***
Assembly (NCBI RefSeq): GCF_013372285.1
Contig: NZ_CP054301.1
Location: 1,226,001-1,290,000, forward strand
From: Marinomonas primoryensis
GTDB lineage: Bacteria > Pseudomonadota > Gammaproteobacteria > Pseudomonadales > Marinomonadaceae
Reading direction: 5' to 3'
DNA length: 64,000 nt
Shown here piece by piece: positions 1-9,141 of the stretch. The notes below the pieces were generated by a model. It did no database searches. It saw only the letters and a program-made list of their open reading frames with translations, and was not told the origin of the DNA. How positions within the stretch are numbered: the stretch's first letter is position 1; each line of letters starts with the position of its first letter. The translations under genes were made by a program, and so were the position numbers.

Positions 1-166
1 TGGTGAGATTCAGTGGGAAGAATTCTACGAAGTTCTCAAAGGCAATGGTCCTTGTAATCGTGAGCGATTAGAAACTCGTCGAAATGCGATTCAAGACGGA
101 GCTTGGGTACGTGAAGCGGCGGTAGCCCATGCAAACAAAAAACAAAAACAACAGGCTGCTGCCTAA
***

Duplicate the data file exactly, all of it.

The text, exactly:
Assembly (NCBI RefSeq): GCF_013372285.1
Contig: NZ_CP054301.1
Location: 1,226,001-1,290,000, forward strand
From: Marinomonas primoryensis
GTDB lineage: Bacteria > Pseudomonadota > Gammaproteobacteria > Pseudomonadales > Marinomonadaceae
Reading direction: 5' to 3'
DNA length: 64,000 nt
Shown here piece by piece: positions 1-9,141 of the stretch. The notes below the pieces were generated by a model. It did no database searches. It saw only the letters and a program-made list of their open reading frames with translations, and was not told the origin of the DNA. How positions within the stretch are numbered: the stretch's first letter is position 1; each line of letters starts with the position of its first letter. The translations under genes were made by a program, and so were the position numbers.

Positions 1-166
1 TGGTGAGATTCAGTGGGAAGAATTCTACGAAGTTCTCAAAGGCAATGGTCCTTGTAATCGTGAGCGATTAGAAACTCGTCGAAATGCGATTCAAGACGGA
101 GCTTGGGTACGTGAAGCGGCGGTAGCCCATGCAAACAAAAAACAAAAACAACAGGCTGCTGCCTAA